Girl Scout Cadettes team up with Liberty Mutual to spur girls to consider computer fields
DOVER, NH – Leadership comes in many forms, and three Girl Scout Cadettes have earned the Girl Scout Silver Award by leading the way for other girls in the field of technology, becoming digital leaders in their own right. Ella McGough, Grace Marshall, and Gabrielle Patterson’s project, Coding with LEGIT, teamed with Liberty Mutual’s Women in Technology group for their project designed to make sure girls have the opportunity to learn about technology outside of school and consider future careers in technology.
The Girl Scout Silver Award, the highest possible honor for a Girl Scout Cadette, those in grades 6-8, requires a girl or small team of girls to spend about 50 hours to plan, share, and complete a project that makes the world a better place.
At first, the Dover High School freshmen in Girl Scout Troop 10931 wanted teach girls how to create a smartphone computer game. The idea was to teach girls that coding is not just possible but fun. McGough’s mother, April, works for Liberty Mutual, which is encouraging girls and women to go into the information technology field. The Women In Technology group has a subgroup called LEGIT, which stands for Liberty Encouraging Girls in Technology. April McGough knew she had to get the Girl Scouts involved.
Solving problems is part of the process of carrying out a project, and the girls adjusted their plan as they discovered issues.
“It did change,” said Gabby. “We couldn’t find the website tools for girls to use in a quick and easy way. Instead, we decided to make a curriculum to help girls in the technology field.” They also worked with 3D printers and other online tools.
“We made it play rock, paper, scissors,” said Ella. “As a warmup, we had them make a word search. We found a website on how to make your own word search.”
Along with that curriculum, which is available to be used in the future, they put on a workshop in September where they were able to teach girls how to program a credit-card-sized computer called a Raspberry Pi and an even tinier computer called a Microbit that plugs into the Raspberry Pi.
The small, very low-cost computer is powerful enough to do much that your standard desktop can do, and is ideal for teaching how to code programs no matter the experience of the user.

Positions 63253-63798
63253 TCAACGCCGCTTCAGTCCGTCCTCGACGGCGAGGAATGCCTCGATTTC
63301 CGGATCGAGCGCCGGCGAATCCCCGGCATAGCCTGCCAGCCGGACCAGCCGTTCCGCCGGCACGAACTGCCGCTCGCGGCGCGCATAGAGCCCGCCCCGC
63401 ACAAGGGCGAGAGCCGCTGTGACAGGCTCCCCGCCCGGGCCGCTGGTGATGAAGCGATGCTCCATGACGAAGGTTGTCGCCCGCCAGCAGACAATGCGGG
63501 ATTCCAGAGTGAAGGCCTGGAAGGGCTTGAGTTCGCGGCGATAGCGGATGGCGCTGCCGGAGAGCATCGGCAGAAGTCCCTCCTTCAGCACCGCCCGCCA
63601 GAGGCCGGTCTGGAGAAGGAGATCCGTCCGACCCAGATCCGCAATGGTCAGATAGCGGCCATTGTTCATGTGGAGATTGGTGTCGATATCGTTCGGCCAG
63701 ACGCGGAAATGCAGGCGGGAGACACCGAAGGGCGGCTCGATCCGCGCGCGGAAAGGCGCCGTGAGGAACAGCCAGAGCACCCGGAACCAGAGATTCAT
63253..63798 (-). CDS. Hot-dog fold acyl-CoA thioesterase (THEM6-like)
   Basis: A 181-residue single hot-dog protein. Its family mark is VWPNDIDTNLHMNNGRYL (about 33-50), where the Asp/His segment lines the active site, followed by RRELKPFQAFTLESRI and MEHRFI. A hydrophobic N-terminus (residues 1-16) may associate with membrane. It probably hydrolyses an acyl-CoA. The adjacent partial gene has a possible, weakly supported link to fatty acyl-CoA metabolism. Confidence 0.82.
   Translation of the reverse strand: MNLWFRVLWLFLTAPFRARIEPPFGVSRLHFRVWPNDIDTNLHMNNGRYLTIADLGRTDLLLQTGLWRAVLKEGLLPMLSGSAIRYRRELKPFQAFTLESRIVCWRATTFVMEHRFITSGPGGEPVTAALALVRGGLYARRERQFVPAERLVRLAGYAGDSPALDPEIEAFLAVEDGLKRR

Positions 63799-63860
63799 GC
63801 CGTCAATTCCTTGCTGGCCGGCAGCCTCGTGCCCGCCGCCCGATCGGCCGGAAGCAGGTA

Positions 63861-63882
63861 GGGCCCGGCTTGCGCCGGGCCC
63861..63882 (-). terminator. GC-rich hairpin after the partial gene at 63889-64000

The girls attending the workshop enjoyed the experience, and the Girl Scouts hope to see it continue into the future. But it was even more of a learning experience for life in general for the trio.
“I’ve learned how to focus my time on something,” said Ella. “Some things are more important and have to come first. We only met once a month, and I had to figure out how to meet several times a week.” Just speaking to adults was a big step, she said. “We’re just 14! We’ve never told adults how to do something, what they need to do! So it helps us to talk to them, and direct them to do what we want.”
Grace agreed, and added, “I think I really learned how much I love helping and teaching people what I know. I learned a lot these past two years and I was excited to teach people.”
Gabby improved her communication and collaboration skills. “I enjoyed learning how to work with others when there’s multiple opinions on what to do next, and how to solve the problem.”
April McGough said the girls learned a lot, like working together, but also being exposed to practical business skills by planning and organizing the workshop. “They put together fun, hands-on activities,” she said. “The girls were engaged and excited. The Microbit activity was really exciting, and it gave them the opportunity to see and experience technology in a different way.”
“Our LEGIT group was established in 2015 to grow the pipeline of girls studying technology , and to keep inspiring and empowering girls to pursue STEM careers,” said Alicia Guthro, Engineering Manager, and Co-Founder and Co-Lead of LEGIT at Liberty Mutual. “The Girl Scouts silver award was a great opportunity for LEGIT volunteers to serve as project sponsors, advisors and help the girls make a meaningful difference in our community.”
As the largest leadership development organization for girls in the world, Girl Scouts supports STEM, outdoors, life skills and entrepreneurship. Girl Scouts in committed to giving girls opportunities for digital leadership as girls enter a workforce in need of tech talent, as well as the confidence and innovator skills that Girl Scouts helps girls develop.
As Silver Award Girl Scouts, Ella, Grace, and Gabby have not just changed the world for the better, they have changed it for good. The Silver Award is earned by girls who demonstrate leadership in developing sustainable solutions to local, national, and global challenges. Since 1916, Girl Scouts have answered the call to drive lasting, impactful change. The Silver Award is the mark of the truly remarkable.
About Girl Scouts of the Green and White Mountains: Girl Scouts of the Green and White Mountains is recognized throughout New Hampshire and Vermont as a leading expert on girls. Our Girl Scout Leadership Experience is a one-of-a-kind leadership development program for girls, with proven results. It is based on time-tested methods and research-backed programming that helps girls take the lead—in their own lives and in the world. Through our exciting and challenging programs, Girl Scouts not only participate but also take the lead in a range of activities—from kayaking, archery, and camping, to coding, robotics, financial literacy training, and beyond! Serving more than 10,000 girls throughout New Hampshire and Vermont, girls discover the fun, friendship, and power of girls together. Visit www.girlscoutsgwm.org.